This Inktober drawing is taking forever and making me really behind schedule. Oh, dear! I plan to finish this one up later, time permitting. It’s all dots. And dots. And more dots. It’s is crazy-making but really fun – and a good way to think about positive and negative spaces.
Scanning a painting is a bit of trick – here, you can see that the scan had some dark shades in the corners, not reflective of the smooth, bright white of the paper. Fixing that issue changes the actual colors, which in this scan are much closer to the actual painting. So, here is the imperfect scan with perfecter colors.
This was probably the most challenging of the 3 botanical paintings I have done so far. The highlight in the apple was a challenge, as were all the spots and stripes. The colors I used were all labeled as transparent on various websites, and they included yellow ochre, lemon yellow, Payne’s grey, permanent alizarin crimson, quinacridone burnt orange, lemon yellow, and nickel azo yellow. Manufacturers varied to include W&N, Daniel Smith, and M. Graham.
What I have found that seems to pull the final painting together is to place a large, light glaze over various areas of the painting. For instance, on the left I used a pale yellow-orange glaze to pull the warm tones of the painting together; on the right, I used a combination of alizarin and orange and grey to create a cooler contrast. In the high light, I used a very light yellowish-alizarin mix.
Well, there are political roasts, and roast chicken, and roasted peppers. And coffee! I do love my coffee – thus, my tribute to “roasted” for Inktober #3!
I must say, I have not expected to see where this Inktober challenge led me. I thought something really simple, like some roasted bell peppers, but instead, I started thinking of integrating one sketch (coffee beans) with another (coffee plant) and then a coffee cup, and finally, a tribute to Columbian coffee, which is really misspelled and should be “Colombian.” Oh, well.
This is done with pen-and-ink along with water-soluble graphite.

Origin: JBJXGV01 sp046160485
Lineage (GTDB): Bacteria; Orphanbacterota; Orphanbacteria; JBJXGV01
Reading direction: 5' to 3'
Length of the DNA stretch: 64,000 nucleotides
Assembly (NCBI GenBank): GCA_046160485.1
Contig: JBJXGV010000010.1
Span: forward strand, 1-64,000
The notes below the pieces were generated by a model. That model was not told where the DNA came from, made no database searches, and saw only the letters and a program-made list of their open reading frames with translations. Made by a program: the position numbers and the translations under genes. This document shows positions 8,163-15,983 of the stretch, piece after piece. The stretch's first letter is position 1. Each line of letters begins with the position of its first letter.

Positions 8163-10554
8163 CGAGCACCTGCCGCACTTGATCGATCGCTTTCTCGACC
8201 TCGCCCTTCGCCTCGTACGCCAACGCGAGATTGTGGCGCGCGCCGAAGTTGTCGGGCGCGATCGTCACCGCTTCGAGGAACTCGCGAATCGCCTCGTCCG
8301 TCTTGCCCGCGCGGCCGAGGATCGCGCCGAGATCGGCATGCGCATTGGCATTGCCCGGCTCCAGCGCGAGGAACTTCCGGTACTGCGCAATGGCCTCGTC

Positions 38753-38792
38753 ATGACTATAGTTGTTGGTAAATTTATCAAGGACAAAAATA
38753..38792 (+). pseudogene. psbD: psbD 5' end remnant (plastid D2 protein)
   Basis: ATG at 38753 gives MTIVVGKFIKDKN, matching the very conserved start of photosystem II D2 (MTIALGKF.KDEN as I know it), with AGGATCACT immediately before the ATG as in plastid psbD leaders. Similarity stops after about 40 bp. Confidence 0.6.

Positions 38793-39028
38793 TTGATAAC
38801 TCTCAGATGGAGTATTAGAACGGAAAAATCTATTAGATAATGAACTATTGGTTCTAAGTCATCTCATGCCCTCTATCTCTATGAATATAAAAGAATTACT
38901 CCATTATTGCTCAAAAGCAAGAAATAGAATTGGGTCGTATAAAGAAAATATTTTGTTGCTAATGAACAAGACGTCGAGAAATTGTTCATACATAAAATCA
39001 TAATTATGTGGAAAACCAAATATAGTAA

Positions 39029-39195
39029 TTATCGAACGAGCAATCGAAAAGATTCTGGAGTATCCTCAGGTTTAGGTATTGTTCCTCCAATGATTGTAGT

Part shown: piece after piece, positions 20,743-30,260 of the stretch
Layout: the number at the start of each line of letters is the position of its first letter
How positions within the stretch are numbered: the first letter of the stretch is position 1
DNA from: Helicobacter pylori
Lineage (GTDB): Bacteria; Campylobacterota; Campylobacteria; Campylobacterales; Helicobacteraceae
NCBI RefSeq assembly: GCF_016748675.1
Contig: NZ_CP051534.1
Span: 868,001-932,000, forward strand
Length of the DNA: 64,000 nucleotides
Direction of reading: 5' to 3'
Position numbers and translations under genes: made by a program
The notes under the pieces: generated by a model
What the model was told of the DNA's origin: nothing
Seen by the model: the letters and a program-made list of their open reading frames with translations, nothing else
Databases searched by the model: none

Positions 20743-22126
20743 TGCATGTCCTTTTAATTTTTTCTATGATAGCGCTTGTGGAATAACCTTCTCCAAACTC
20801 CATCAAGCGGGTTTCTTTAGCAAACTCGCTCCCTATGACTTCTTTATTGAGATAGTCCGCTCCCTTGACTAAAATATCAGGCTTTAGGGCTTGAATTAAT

Breathe in. Breathe out. Breathe in. Breathe out.
How often do we get to slow down? To be tranquil is to relax, to be in the moment, to be calm, to be-here-now.
And then, the peace and comfort of a good friend or loved one.
I used a water brush and water-soluble graphite, specifically as illustrated below.
Inktober is here! Time to get out the ink and pen and brush and paper and work in black and white and shades of grey. You can find more about it here! And here is the official list to work from.
Now let’s think about this – it’s October, Halloween is creeping up on us, evil is in our thoughts (maybe). So – poisonous and apples. Here are first contributions – a day late – but we shall persevere!
Keeping along the lines of the pear I painted the other day, using a workshop / sample class from Anna Mason, I decided to take a prime point from her lesson and apply it to a gourd. For me, the most important takeaway point was to settle the lightest and then move to the darkest, filling in the midtones once these two painting extremes are settled. And then settle these again as the painting progresses.
Traditional watercolor dictates paint from light to dark. For me, this is elusive. It may be difficult for me as I have no depth perception (yeah, really! I still function!). So, this one little step helps me here – will it help doing plein air or other subject matter?
Finally, I am slowing down. The pear I did earlier this week, and today’s gourd above – and even the pumpkin from the other day – took a couple to several hours. It meant looking carefully, seeing light and dark, texture, gradations, and so many other things. It will be interesting to see how these lessons affect future painting endeavors.